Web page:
This is Annie, Charlie and the Chocolate Factory, Grease and The Wizard of Oz re-mixed and bettered.
Matthew Bourne - famous for the Billy Elliot-featured all-male Swan Lake - only turned to dance professionally at 22 and, without a history of classical ballet training, he claims to get much of his imagery from film. Unafraid of camp or controversy, his company, New Adventures, are reviving their gloriously irreverent interpretation of the classic Tchaikovsky ballet.
When the curtain rises (or rather drops) we are in a Dickensian orphanage, replete with cast iron beds and a cane. Cruel and comic in equal measure every orphan dances out their distinct personality as they are forced to perform a celebratory dance for us, the visitors. The dancing is loose and experimental; the girl's strange grey sack dresses shrugging rather than swirling as they quarrel, skip and slump.
When orphan Cara finds the Nutcracker doll and embarks on her journey Bourne begins to incorporate the essence of the Pepita/Ivanov original, first staged 110 years ago. The doll turns into a hunky prince and Hannah Vassallo and Chris Trenfield are beautiful as they dance an expression of their love. With an intense sensuality she melts into his arms and they curl round and climb up one another with growing lust.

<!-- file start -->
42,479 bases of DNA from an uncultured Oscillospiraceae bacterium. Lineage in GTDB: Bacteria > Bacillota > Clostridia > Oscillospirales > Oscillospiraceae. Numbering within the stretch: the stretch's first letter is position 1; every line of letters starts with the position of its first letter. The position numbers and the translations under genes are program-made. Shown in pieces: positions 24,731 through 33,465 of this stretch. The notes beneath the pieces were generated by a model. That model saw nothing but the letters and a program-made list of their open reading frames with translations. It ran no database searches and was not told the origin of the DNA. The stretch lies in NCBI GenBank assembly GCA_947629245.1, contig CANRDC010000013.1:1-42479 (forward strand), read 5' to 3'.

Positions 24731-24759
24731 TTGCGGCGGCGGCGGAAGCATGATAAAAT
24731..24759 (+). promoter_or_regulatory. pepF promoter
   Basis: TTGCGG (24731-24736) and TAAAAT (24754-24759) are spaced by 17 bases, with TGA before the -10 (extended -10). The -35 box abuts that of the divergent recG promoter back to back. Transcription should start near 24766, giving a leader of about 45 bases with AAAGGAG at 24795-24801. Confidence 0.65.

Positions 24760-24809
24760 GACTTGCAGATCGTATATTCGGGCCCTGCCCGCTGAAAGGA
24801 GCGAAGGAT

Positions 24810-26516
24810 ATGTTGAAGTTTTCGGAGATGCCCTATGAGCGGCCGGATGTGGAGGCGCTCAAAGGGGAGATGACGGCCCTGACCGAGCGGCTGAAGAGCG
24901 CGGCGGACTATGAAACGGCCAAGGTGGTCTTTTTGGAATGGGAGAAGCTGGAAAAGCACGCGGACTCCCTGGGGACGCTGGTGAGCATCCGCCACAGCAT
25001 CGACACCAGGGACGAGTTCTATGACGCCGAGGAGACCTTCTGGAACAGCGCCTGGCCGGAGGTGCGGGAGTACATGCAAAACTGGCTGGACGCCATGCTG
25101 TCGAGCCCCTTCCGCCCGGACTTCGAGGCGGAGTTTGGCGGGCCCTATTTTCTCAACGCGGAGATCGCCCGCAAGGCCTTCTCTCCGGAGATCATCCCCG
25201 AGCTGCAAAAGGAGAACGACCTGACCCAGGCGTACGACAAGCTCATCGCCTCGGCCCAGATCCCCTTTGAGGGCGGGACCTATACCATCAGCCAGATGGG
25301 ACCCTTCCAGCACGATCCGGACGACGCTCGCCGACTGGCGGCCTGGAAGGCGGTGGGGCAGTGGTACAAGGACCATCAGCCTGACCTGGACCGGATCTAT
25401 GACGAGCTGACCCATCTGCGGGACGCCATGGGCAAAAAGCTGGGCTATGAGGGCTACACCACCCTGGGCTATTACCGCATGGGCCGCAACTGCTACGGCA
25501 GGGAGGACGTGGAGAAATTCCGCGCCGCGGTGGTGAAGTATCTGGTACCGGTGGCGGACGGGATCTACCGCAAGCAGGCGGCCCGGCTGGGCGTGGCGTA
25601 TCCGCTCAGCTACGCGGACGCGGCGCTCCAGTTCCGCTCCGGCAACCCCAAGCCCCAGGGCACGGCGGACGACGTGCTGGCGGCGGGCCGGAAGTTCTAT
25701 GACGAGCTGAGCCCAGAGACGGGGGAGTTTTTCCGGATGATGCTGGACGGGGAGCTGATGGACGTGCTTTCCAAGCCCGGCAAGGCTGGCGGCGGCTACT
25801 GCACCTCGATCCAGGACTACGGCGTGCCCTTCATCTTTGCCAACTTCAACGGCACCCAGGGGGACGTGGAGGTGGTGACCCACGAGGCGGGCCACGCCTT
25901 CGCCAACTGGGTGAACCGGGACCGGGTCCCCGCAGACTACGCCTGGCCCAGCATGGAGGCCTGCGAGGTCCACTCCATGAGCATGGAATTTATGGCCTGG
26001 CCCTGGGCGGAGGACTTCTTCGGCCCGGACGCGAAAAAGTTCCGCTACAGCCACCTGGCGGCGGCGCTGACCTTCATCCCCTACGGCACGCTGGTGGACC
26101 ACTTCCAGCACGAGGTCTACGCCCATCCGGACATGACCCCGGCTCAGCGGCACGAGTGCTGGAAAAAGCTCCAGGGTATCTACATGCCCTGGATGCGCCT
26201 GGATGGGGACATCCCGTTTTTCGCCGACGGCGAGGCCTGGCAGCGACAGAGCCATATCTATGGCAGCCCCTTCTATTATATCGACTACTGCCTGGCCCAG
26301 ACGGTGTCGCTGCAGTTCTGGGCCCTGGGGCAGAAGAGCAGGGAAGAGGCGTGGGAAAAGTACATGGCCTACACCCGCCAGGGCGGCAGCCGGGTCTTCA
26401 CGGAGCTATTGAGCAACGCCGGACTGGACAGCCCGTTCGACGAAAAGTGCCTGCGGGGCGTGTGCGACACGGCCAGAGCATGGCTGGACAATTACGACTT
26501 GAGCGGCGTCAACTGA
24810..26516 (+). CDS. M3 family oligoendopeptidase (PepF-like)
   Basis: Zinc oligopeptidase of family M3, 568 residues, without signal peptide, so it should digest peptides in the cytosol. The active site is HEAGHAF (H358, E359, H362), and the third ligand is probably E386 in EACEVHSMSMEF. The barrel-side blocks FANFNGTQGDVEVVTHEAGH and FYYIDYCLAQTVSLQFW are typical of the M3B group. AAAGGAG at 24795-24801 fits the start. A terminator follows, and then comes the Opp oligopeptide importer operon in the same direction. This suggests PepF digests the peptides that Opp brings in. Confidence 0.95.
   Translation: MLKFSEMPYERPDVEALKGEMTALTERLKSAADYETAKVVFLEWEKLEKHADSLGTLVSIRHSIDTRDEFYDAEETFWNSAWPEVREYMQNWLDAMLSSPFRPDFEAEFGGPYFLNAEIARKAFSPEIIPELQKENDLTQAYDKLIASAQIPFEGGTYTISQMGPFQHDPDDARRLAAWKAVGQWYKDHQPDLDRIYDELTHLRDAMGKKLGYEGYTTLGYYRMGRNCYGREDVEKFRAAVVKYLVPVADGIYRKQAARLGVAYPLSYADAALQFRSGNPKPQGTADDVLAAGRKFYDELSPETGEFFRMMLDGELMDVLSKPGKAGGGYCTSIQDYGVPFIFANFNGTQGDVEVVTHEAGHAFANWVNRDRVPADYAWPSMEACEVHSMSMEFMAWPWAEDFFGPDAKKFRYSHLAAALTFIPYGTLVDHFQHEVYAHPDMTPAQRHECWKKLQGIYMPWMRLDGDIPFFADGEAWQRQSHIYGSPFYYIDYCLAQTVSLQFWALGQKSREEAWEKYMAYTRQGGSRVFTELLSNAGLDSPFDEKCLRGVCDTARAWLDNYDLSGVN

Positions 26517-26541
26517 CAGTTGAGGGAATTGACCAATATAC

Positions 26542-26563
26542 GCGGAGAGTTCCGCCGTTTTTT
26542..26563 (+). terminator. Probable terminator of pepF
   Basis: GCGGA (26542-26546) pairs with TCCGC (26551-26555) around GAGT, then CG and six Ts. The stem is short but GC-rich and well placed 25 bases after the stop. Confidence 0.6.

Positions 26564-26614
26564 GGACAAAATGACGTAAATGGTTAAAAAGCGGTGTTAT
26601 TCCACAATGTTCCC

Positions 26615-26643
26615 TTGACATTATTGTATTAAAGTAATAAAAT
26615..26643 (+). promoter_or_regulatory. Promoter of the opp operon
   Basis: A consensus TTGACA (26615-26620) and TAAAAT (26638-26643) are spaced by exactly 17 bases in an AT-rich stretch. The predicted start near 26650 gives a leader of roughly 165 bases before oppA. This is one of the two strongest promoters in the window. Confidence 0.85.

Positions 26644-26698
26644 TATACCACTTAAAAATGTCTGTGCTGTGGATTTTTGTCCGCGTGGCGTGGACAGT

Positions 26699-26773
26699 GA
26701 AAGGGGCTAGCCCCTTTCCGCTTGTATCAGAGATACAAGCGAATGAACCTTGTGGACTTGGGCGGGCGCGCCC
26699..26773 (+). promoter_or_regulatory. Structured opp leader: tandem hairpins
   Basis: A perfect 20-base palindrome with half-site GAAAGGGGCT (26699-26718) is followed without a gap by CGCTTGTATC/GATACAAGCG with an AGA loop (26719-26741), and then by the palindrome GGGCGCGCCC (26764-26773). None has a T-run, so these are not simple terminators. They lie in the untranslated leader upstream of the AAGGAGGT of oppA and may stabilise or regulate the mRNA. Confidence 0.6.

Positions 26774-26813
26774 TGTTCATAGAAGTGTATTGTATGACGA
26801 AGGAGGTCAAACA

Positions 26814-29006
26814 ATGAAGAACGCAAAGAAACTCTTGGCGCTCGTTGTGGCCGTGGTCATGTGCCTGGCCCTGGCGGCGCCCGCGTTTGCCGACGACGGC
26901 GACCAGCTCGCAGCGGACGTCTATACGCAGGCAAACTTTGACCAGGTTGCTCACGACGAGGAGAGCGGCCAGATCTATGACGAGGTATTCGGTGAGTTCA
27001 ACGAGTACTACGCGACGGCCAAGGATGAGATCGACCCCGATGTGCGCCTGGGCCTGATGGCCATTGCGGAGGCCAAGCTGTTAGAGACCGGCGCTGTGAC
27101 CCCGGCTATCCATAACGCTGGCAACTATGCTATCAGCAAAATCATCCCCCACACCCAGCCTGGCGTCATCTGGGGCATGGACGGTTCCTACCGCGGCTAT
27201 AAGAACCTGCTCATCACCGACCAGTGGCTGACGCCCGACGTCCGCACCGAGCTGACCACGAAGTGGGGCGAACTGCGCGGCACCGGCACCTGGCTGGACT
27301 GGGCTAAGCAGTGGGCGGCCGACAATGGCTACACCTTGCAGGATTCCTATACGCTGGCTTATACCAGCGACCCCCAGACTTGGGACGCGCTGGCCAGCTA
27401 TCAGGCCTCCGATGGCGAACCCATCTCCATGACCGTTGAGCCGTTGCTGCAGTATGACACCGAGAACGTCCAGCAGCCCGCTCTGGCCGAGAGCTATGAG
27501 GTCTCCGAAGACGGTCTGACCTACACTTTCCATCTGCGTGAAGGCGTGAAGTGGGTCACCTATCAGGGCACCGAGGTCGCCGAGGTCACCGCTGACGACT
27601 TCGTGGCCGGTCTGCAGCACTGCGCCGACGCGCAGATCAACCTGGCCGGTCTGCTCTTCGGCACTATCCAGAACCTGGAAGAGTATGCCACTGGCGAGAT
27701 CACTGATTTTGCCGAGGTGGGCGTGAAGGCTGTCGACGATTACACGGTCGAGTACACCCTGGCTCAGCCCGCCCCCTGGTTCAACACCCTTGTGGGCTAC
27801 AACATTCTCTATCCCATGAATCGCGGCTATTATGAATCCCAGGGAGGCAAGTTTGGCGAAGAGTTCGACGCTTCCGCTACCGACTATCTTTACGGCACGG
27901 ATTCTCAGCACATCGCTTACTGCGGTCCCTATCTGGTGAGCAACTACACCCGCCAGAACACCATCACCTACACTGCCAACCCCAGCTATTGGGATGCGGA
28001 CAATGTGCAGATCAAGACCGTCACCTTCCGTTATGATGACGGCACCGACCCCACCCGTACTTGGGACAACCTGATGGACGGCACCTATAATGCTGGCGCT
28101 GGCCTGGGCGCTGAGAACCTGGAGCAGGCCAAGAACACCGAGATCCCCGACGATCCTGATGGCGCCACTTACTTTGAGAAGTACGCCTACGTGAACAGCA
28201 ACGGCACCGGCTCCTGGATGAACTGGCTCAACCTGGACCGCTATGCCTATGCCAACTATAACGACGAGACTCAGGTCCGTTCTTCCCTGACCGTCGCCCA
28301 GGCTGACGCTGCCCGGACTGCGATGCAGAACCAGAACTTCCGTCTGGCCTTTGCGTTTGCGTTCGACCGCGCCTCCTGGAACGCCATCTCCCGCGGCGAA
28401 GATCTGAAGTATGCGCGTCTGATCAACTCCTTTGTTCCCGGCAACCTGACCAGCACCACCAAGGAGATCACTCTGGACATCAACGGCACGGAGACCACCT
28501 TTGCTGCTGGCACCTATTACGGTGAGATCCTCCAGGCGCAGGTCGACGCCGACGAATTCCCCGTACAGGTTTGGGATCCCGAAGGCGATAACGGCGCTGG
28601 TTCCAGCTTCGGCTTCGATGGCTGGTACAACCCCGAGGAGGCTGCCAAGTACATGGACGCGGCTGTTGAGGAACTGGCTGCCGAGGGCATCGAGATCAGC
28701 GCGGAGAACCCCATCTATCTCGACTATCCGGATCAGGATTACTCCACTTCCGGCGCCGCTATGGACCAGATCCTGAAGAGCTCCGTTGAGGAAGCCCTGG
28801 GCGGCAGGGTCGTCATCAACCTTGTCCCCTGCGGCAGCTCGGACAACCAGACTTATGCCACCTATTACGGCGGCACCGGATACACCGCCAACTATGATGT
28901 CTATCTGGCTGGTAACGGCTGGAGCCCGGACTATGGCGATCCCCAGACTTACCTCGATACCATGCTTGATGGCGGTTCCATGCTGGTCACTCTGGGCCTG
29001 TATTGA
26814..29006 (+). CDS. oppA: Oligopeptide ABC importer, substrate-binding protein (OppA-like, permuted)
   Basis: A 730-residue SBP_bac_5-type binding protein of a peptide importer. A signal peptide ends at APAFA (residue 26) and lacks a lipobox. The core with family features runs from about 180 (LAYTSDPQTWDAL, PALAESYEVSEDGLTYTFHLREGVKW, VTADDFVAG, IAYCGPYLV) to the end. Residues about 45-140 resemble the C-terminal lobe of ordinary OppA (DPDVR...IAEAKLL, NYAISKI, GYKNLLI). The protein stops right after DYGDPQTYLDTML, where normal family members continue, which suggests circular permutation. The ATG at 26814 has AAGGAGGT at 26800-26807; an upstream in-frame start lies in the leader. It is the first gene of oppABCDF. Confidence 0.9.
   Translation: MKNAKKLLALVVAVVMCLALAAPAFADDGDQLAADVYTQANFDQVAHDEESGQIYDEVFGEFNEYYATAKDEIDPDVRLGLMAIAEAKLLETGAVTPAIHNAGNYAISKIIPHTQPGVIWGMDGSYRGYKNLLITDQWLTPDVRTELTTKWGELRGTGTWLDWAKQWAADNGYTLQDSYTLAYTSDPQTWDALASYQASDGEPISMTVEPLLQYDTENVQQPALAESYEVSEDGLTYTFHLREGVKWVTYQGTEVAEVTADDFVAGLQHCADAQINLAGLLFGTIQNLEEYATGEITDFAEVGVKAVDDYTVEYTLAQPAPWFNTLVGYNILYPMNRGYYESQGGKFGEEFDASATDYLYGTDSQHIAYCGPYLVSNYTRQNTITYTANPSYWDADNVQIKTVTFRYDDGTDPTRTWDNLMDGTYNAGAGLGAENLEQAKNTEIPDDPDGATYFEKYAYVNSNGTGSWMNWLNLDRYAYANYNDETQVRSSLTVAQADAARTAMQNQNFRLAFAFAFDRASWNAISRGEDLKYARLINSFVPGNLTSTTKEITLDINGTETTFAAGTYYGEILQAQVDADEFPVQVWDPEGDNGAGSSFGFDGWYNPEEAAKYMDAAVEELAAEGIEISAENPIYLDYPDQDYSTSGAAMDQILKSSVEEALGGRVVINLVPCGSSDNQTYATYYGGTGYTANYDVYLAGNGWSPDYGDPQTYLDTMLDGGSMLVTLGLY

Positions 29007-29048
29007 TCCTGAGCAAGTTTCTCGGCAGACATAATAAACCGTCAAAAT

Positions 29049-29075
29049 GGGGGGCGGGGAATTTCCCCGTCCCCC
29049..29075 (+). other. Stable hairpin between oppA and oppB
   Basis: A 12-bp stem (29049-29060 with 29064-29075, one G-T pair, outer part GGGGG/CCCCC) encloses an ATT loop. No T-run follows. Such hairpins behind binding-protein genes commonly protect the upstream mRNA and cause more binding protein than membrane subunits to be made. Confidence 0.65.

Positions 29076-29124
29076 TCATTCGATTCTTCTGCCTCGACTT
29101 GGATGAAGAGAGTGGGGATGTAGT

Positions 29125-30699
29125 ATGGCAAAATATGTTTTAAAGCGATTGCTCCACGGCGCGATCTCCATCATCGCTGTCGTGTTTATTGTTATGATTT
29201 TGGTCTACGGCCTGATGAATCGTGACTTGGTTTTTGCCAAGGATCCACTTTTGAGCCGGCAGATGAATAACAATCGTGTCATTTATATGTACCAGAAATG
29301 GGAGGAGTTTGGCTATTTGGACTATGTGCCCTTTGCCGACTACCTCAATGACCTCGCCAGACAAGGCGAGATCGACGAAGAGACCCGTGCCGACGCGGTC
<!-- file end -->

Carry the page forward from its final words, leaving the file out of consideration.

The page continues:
When tragedy strikes and her prince is stolen, Clara follows her rival into a fantasy world. As she tries to get the bouncer of Night Club Sweetieland - its entrance, a big pink mouth - to let her in, pink ladies totter, giggle and bitch, flamenco Liquorice Allsorts prance and a hypnotist Knickerbocker Glory expresses paedophilic intentions.
In a touching sequence Clara tries to copy their moves to follow them in only to be refused. Her halting, brave attempts to flamenco, gathering her skirts and stamping perfectly conveys the struggle of a girl trying to find her way and harness her powers.
The fantastical extravaganza builds as Jackass Gobstoppers do Beavis and Butt-Head and dancers lick themselves and one another into an orgy of sugary bliss, climaxing (just before everyone wakes up) with the "Waltz of the Flowers". For this the sweets climb onto an enormous pink wedding cake to grind like podium dancers, the lycra-clad men enacting moves Tchaikovsky could not have foreseen. Gleefully dark and incessantly inventive, this is ballet to makes you laugh out loud and cheer.
- Carmel Doohan